14 January 2013

winter jewels

the weekend was devoted yeast breads and pomegranates. saturday i made a crusty dutch-oven loaf and a bunch of mini pizzas for dinner, then sunday i woke up and started seeding pomegranates.

didn't stop until the afternoon. faced with the rare event of pomegranate surplus, i decided to make juice, then pomegranate molasses from the juice. i know of at least one recipe that calls for it-- a lovely roasted red pepper walnut dip i attempted to mimic from monica pope's restaurant in houston. it's one of those pricey, seldom-used ingredients that i knew would be fun to make from scratch.

here are a few things i learned:

1. the best tool for juicing the pomegranate seeds in my kitchen is the food mill, with the finest mesh disc. someone on the internet suggested an old fashioned, press-style citrus juicer, which i have, so i tried it. it didn't work. and i really wanted it to work, because i did not want to separate out all those seeds from all those pomegranates. but that is what i, in fact, ended up doing. i'll be dreaming pomegranate seeds.  then we tried the victorio strainer.

works great for applesauce. not so great on pomegranates. i think i might need a grape spiral insert or something, cuz the seeds ended up jamming the mechanism. then we tried the food mill. bam! worked like a charm. since a little of the pulp does get through, i strained it again through some cheese cloth. of course, if you have a juicer, that might be the best option. i don't.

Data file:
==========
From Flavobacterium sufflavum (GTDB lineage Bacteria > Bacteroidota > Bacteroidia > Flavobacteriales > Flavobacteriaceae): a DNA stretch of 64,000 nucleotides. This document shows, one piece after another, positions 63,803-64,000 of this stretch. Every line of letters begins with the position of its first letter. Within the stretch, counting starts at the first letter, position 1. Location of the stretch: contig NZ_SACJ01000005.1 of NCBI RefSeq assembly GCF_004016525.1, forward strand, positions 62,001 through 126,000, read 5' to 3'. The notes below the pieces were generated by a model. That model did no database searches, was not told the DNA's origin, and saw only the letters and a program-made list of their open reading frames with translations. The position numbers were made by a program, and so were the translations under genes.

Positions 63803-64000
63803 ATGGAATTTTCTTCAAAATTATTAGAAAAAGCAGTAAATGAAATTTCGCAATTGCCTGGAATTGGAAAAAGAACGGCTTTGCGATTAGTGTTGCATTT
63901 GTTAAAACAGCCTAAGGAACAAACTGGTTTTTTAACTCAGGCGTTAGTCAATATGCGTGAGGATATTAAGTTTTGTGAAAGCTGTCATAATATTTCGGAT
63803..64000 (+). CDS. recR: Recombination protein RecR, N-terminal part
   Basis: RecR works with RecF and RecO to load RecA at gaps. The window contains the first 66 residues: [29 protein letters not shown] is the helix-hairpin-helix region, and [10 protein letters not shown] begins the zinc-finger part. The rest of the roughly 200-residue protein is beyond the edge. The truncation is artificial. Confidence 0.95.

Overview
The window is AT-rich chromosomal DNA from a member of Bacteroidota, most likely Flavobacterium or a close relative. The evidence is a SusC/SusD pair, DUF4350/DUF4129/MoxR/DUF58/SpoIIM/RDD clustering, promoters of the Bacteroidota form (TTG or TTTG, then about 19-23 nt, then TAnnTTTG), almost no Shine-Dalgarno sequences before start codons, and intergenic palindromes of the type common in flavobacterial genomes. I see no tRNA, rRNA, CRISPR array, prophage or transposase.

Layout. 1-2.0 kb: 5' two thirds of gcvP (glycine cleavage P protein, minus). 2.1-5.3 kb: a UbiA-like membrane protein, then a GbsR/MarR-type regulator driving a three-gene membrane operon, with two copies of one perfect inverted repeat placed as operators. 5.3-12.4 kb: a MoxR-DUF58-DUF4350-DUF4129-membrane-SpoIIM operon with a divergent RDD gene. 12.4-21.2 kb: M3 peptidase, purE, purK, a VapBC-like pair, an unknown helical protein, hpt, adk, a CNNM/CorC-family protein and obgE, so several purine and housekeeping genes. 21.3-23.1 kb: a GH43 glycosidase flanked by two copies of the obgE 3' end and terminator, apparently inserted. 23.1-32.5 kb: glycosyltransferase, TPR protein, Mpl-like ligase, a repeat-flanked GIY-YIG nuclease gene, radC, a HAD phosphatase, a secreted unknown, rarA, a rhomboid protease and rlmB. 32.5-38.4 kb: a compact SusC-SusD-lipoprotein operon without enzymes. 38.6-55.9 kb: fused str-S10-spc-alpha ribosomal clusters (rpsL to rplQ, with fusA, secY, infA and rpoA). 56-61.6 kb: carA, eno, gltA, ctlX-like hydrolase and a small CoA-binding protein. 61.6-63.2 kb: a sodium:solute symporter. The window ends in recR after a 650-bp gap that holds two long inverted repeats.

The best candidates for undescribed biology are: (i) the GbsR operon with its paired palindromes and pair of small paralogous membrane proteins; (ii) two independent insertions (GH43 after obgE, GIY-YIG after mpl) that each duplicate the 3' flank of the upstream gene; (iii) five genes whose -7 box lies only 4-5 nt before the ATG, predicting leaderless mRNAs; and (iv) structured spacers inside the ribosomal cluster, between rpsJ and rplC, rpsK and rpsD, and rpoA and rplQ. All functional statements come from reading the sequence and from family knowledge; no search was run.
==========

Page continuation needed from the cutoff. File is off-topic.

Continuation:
2. it takes about 6 pomegranates to make 1 quart of juice.

3. once your child lays eyes on a bowl full of those sparkling red jewels, freed from their restrictive membranes, pomegranates will become his absolute favorite fruit, and he will want nothing else in the world but pomegranate seeds. thus, you will most likely need more that 6 pomegranates if you plan on making a quart of juice in the presence of a child. 

4. it takes about 3 hours to cook one quart of juice down to 1 cup of pomegranate molasses. not the measly 70 minutes Alton Brown suggests. but it's worth it. this tangy ruby red reduction is to-die-for. color me very pleased.  color my kitchen bright red and sticky.


Teresa Robeson said...

I love that you made pomegranate molasses! You definitely have secured a place in my list of "very cool friends". ;)

We got a food mill this past fall because we finally got a good crop of persimmons (well, actually it was our neighbors' crop, but there was a ton on their tree so they had plenty to share) and the Victorio didn't work well on it.

I wish we could grow pomegranates here...

the_nerve_bible said...

i notice!

this is a mouth-watering post that makes me wish i live down the block from you, just past the laundrymat.

the_nerve_bible said...

^ "lived," of course, not "live."

cake said...

Teresa, persimmons are the reason we got a food mill, too! but we also love it for soups, and any puree that you want to make sure is absolutely smooth and even.

my friend the_nerve_bible (below) once had a pomegranate tree growing next to his driveway in houston, with one small pomegranate hanging from it's spindly branches. I was thinking of him, and that little fruit fondly while i was processing all those pomegranates.

kali13 said...